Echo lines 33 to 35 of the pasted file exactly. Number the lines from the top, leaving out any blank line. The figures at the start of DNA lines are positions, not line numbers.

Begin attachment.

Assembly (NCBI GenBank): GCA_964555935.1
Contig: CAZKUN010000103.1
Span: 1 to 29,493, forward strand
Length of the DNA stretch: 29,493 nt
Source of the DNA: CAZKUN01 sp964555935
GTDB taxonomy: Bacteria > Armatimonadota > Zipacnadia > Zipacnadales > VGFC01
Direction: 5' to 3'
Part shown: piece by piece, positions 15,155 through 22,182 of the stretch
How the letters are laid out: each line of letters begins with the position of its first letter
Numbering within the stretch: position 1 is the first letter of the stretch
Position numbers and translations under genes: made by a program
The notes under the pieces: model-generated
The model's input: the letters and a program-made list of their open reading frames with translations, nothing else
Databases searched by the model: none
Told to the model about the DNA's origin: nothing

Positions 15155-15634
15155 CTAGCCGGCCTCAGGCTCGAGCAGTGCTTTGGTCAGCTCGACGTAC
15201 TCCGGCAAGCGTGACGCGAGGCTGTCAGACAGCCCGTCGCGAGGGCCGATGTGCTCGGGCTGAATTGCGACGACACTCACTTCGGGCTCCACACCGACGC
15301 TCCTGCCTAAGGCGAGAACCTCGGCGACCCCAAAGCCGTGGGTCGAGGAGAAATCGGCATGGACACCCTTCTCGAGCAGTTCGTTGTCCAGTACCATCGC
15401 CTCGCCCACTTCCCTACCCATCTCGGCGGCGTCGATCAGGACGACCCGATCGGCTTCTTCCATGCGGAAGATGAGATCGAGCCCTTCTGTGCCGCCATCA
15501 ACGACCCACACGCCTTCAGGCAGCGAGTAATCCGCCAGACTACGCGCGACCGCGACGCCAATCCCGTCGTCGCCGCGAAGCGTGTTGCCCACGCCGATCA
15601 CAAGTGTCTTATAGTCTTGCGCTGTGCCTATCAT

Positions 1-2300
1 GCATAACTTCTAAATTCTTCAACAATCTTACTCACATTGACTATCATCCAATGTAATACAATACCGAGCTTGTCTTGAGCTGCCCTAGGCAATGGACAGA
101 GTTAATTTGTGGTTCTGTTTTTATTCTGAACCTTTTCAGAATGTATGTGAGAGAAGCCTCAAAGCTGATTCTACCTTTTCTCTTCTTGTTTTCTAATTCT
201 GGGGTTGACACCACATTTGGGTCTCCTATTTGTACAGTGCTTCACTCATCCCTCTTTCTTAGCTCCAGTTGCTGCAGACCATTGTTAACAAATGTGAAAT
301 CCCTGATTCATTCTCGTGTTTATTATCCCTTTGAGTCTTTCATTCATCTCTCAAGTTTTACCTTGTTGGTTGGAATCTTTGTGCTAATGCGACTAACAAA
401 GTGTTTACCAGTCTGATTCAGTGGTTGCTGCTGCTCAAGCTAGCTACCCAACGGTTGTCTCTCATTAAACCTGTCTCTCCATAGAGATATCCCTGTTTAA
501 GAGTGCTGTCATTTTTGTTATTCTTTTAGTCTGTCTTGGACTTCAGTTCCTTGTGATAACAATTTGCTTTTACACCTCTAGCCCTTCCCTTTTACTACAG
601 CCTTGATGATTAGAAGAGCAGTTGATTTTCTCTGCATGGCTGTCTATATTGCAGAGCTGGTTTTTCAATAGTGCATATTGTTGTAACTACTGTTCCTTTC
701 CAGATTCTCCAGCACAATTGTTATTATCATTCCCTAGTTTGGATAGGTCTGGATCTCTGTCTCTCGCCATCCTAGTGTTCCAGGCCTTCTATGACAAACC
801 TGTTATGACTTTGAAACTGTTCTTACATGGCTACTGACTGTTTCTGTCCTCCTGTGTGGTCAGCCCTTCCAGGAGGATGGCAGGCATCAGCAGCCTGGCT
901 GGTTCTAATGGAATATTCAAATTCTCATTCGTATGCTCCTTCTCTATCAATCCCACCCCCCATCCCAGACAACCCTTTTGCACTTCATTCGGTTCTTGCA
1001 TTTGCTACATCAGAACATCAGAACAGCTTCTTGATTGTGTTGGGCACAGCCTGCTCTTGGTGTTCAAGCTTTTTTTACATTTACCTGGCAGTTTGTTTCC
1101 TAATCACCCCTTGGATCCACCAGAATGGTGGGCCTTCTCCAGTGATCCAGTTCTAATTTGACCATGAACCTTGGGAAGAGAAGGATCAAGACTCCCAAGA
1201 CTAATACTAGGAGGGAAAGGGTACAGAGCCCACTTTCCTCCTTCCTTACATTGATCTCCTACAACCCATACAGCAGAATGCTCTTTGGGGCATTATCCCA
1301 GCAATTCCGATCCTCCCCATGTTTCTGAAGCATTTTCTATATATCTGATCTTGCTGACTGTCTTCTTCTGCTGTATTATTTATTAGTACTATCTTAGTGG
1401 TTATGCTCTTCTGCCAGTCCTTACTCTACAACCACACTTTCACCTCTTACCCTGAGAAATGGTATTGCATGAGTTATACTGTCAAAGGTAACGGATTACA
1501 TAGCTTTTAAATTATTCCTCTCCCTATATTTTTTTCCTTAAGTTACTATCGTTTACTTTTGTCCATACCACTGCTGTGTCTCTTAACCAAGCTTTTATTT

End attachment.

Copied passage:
901 GGTTCTAATGGAATATTCAAATTCTCATTCGTATGCTCCTTCTCTATCAATCCCACCCCCCATCCCAGACAACCCTTTTGCACTTCATTCGGTTCTTGCA
1001 TTTGCTACATCAGAACATCAGAACAGCTTCTTGATTGTGTTGGGCACAGCCTGCTCTTGGTGTTCAAGCTTTTTTTACATTTACCTGGCAGTTTGTTTCC
1101 TAATCACCCCTTGGATCCACCAGAATGGTGGGCCTTCTCCAGTGATCCAGTTCTAATTTGACCATGAACCTTGGGAAGAGAAGGATCAAGACTCCCAAGA